Genes are not our destiny; they are our potential

Perhaps we all have the narrative in our heads that we are certain ways – smart or dumb, talented in sports or music or not, in line for a heart attack or in line to die in our 90’s, all because of our genetics. And although research shows that we indeed have certain propensities, both lucky and unlucky, the study of epigenetics is all the buzz these days. Defined thus, “the study of changes in organisms caused by modification of gene expression rather than alteration of the genetic code itself.”, a lot of study of late is around potential to beat the odds as it were, of expressing certain diseases or so called negative attributes that we might have inherited. I encourage anyone who is intrigued by this topic to get a copy of Pottenger’s Cats: A Study in Nutrition, a book about Frances Pottenger’s experiments with cats to improve overall health of the family line with excellent nutrition and also decrease their chances through poor nutrition. I like this quote that I ran across this week, because I am all about beating the odds, in all aspects of my life. Moving away from a feeling that I am stuck with this body or this attitude, or this level of intelligence, or musical ability, or what have you, to a realization that my life is in my own hands is quite invigorating. As we enter this time of renewal on Tuesday with the passing of the Solstice, this knowledge is just the ticket as we consider our New Year’s resolutions.

Speaking of the Solstice, Clare is a Solstice Baby.
Click on picture to watch video!


Daughter Ellen’s Annual New Year’s Cleanse
Hello! The apple doesn’t fall too far from the tree in the Rawson/Kittredge family. As I’ve been contemplating my new and exciting focus for my upcoming Gentle Winter Cleanse, I recalled a conversation I had with my mom (Julie) a couple years ago. We were discussing the meaning of life, and she promptly said something along the lines of: “To have the healthiest gut microbiome possible so that you can live a long and healthy life and do whatever it is that you love!”
Well, I intend to support people in doing just that in 2022!
If you would like to join me on my upcoming Gentle Winter Cleanse, you’ll have a chance to not only avoid all the toxic and inflammatory foods that might be causing a host of health issues (mental and physical – did you know much anxiety and depression can be directly linked to the gut micro-biome, and/or food sensitivities?), but also learn how, in just 24 hours of eating certain specific foods, you can support the growth of the ” good guys” in your gut, so you can have better immunity, reach an optimum weight, stabilize blood sugar, and correct a host of other imbalances you may be experiencing.
I’ve been offering my gentle 21-day food-based Cleanses for almost 13 years now, so it’s a tried and true program, at a very low cost, which I’d love to have you join if you want to get a handle on better health for 2022!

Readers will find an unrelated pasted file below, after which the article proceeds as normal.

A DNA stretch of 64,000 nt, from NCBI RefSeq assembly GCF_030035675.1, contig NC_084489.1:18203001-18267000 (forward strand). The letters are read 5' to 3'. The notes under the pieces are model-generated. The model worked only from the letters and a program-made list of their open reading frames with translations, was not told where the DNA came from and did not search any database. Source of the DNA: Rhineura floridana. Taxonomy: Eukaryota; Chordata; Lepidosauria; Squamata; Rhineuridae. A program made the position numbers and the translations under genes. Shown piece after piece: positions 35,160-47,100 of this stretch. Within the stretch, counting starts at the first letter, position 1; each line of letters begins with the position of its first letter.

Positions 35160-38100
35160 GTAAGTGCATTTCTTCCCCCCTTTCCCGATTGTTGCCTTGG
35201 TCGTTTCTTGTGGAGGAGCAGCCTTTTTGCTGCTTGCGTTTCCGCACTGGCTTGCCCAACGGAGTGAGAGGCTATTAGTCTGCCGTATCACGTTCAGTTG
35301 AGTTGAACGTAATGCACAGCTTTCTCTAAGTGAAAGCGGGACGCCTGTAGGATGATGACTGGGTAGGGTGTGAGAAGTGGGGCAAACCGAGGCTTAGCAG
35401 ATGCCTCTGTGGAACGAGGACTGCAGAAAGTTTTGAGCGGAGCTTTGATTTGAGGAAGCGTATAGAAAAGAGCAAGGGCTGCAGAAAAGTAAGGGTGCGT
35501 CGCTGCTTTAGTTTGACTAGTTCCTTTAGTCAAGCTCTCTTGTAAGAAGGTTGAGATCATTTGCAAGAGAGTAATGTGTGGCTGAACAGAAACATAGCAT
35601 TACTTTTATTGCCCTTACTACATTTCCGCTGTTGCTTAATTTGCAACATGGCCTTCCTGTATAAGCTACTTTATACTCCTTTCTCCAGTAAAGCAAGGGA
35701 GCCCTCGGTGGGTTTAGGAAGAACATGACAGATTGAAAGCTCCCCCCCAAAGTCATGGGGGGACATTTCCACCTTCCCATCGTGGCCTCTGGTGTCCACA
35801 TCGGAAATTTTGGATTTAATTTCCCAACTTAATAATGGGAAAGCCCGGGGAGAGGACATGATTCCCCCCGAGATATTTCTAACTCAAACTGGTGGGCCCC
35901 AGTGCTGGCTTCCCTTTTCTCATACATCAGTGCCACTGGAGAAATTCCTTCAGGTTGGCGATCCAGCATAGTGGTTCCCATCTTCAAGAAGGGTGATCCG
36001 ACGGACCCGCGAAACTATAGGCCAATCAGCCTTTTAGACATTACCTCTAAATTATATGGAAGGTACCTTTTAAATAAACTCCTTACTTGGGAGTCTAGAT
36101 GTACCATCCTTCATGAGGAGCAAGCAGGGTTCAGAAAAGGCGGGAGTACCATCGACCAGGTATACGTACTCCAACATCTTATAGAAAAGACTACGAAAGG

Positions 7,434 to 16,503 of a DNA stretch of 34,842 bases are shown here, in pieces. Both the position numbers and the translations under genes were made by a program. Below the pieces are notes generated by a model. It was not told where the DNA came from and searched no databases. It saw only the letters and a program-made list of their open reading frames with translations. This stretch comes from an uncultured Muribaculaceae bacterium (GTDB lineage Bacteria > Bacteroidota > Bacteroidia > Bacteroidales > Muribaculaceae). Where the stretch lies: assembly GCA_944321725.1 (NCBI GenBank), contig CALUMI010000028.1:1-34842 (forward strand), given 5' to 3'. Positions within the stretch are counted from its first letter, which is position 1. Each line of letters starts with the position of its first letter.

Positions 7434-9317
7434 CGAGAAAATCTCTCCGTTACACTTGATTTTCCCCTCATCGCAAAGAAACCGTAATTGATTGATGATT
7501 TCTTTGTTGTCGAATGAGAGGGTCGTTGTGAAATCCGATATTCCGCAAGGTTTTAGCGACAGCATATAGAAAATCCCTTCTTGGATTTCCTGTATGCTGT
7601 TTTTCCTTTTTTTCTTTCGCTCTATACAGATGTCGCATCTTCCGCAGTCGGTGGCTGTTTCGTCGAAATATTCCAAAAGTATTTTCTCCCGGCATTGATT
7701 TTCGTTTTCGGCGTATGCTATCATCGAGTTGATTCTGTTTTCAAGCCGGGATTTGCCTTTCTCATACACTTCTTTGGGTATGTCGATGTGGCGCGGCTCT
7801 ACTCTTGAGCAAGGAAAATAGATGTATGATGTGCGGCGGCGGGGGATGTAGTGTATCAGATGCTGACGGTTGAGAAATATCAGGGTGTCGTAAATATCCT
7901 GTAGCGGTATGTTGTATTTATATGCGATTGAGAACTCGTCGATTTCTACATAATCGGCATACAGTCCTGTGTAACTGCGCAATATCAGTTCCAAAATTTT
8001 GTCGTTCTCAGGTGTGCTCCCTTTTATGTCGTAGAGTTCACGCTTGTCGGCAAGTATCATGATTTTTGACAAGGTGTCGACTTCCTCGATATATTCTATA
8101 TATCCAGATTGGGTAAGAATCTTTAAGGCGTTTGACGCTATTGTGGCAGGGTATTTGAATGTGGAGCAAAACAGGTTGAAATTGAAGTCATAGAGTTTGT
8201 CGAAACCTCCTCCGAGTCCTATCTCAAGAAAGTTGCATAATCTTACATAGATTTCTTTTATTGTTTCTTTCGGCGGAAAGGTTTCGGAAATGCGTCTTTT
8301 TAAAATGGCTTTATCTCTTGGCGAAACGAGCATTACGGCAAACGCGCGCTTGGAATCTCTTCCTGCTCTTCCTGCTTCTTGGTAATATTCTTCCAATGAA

All the details are here, including what we do and don’t eat, the various bonuses I’m offering with this Cleanse, and the registration/cost. Early bird discount good till Dec. 31st, and save even more when you register with a friend/family member! Please email me with any questions. (

Ellen Kittredge, CHC
Evolutionary Wellness
Nutrition Counseling, Energy Healing, Nature Connection
US Cell phone/What’s App: +1 202-577-1940


Job Opening at MHOF
Many Hands Organic Farm is looking for a full-time farmer. We are a certified organic highly diverse family farm in Barre, MA raising vegetables (2 acres), large and small fruit (1 acre), pigs (8 seasonal), chickens for eggs (175) and meat (250-300), and turkeys (100-150). We focus heavily on carbon sequestering methods on our 55 acres of land and prioritize maximum nutrition and biodiversity and stacking of enterprises. We are no/low till. In Barre for now 40 years, we offer a lot of wisdom and perspective to aspiring farmers looking to gain agricultural understanding. You must be physically strong and have a positive and convivial attitude. Duties include animal, vegetable, fruit management, machine and hand work, carpentry, some chain sawing, sometimes leading volunteers, food preservation and making value added products – you name it, we do it. We start at $15/hour and will pay more depending on experience (and hustle) for 40 hours of work each week (Monday – Friday), with a rare need on weekends. Omnivorous meals (breakfast, lunch and morning snacks) are provided. We are looking to hire as early as February 1 and have work through the year, with fewer hours over the winter months. Apply to or call 978-355-2853. Check us out at Julie Rawson and Jack Kittredge


Pre-Order your 2022 CSA Share
Last chance. We are going up next year. Thanks for the continual stream of subscriptions for next year – 17 folks already. Your commitment to our solvency as a family, and more and more a community farm, inspires us to more agricultural aspirational heights..

We are offering pre-orders for 2022 CSA shares now. Put down a full payment, half payment, or a $150 deposit to guarantee your spot in our 2022 CSA. If you order in this calendar year and put down a down payment you can be assured of this price. Order here: